"Mr Bronfman, speaking to investors as Warner announced its earnings, called Mr Jobs’s argument “completely without logic or merit” and said his company was committed to the continued use of copyright protections, known as digital rights management, in the same way that software makers and film studios safeguard their intellectual property."

Given Warner Music's latest quarterly performance, perhaps Mr. Bronfman isn't in such a good position to critique Mr. Jobs as illogical. Is there any evidence that the DRM strategies espoused by the likes of Picker and Boyden have done anything to protect Warner Music's business model? Sure doesn't look that way. While law profs like Picker and Boyden are insulated from the consequences of the bad business strategies (and bad policies) that they champion, and Bronfman is probably protected in his job by his family name, lots of the folks at Warner Music are looking at seriously hard times. I wonder how they feel about the DRM pipe dream? Do they still believe?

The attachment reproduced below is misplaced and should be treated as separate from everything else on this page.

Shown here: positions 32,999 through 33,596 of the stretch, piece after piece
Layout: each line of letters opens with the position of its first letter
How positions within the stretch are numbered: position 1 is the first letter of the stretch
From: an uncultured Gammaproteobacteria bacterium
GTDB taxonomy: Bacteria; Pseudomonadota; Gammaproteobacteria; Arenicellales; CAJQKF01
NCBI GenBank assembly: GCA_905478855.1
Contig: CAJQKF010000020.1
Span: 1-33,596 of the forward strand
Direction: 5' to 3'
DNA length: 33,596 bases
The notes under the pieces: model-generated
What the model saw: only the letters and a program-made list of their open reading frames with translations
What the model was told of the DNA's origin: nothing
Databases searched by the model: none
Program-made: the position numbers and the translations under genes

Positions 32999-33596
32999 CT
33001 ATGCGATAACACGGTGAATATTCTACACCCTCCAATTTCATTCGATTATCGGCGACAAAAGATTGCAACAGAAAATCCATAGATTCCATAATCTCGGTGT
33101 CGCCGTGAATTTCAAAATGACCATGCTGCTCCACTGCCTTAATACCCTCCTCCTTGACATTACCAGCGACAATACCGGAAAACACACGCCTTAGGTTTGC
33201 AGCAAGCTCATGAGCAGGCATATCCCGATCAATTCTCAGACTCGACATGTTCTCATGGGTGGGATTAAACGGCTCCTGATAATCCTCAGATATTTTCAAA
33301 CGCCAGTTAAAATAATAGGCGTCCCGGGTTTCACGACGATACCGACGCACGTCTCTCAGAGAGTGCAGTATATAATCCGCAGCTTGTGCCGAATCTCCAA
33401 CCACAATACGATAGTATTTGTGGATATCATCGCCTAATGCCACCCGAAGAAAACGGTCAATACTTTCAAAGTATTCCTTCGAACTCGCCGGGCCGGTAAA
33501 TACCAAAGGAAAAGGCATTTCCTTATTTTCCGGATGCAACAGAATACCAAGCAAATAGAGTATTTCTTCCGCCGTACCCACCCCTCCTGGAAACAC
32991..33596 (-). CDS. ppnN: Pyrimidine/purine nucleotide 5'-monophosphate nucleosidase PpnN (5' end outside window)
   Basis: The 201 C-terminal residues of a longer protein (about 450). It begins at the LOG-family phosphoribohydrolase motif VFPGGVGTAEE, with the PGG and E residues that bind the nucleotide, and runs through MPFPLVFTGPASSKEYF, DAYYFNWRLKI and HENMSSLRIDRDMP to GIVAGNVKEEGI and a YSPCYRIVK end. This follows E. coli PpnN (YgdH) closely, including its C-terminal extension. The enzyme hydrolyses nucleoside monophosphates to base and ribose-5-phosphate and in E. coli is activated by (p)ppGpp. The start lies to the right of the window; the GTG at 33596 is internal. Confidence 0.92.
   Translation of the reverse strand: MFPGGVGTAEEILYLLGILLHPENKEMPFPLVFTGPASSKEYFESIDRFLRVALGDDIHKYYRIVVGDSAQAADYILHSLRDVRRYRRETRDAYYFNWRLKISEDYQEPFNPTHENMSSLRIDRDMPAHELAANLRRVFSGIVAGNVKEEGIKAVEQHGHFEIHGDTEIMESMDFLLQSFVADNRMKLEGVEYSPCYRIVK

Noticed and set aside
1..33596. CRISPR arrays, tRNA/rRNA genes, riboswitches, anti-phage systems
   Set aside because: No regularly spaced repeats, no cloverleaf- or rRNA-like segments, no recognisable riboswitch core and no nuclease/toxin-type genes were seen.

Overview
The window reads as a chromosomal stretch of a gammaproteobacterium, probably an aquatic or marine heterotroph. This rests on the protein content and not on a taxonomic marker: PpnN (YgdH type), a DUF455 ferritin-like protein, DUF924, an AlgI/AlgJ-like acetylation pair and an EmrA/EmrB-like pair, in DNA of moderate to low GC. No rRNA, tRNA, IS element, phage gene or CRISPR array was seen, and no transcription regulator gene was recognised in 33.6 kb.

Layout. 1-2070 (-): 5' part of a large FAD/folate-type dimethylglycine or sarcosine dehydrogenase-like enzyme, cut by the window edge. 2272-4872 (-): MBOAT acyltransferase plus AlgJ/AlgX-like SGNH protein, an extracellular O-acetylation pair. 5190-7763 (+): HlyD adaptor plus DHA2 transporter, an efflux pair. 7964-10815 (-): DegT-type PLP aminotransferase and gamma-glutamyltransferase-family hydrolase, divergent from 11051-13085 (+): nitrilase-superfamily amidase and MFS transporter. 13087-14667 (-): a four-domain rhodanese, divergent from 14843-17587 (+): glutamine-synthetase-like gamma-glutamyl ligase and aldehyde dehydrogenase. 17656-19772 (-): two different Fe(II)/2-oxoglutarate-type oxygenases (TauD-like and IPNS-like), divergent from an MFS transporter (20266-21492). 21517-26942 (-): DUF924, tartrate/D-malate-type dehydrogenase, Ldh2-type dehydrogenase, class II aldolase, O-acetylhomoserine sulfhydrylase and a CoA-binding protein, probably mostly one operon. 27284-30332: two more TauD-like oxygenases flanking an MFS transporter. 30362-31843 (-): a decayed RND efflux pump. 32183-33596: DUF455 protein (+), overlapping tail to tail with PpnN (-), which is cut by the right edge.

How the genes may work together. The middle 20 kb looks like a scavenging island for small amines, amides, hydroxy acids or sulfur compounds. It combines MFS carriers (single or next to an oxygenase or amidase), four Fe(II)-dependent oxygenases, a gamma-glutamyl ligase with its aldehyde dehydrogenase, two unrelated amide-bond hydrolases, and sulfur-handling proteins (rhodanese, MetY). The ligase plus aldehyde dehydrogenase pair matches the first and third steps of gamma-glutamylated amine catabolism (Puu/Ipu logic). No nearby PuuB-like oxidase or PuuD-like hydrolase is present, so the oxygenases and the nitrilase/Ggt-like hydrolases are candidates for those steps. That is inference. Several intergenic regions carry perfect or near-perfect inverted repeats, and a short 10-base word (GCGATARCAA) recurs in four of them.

In brighter news, the WSJ reports that EMI is seriously looking at issuing ALL of their catalog in DRM-free format (would that possibly include the Beatles?!?!?!) Apparently they've asked several retailers for proposals, and will evaluate them to see if they make good business sense. Hopefully EMI and one or more of the retailers will be able to pull this off. Aside from the usual challenges of getting the money and the legal details right, I'm sure there will be intense pressure from DRM zealots in several quarters to scuttle any deal. I'm sure it's no accident, BTW, that the one major label willing to think seriously about ditching DRM is also the one major label that is not part of a larger conglomerate where music is only part of a larger content portfolio.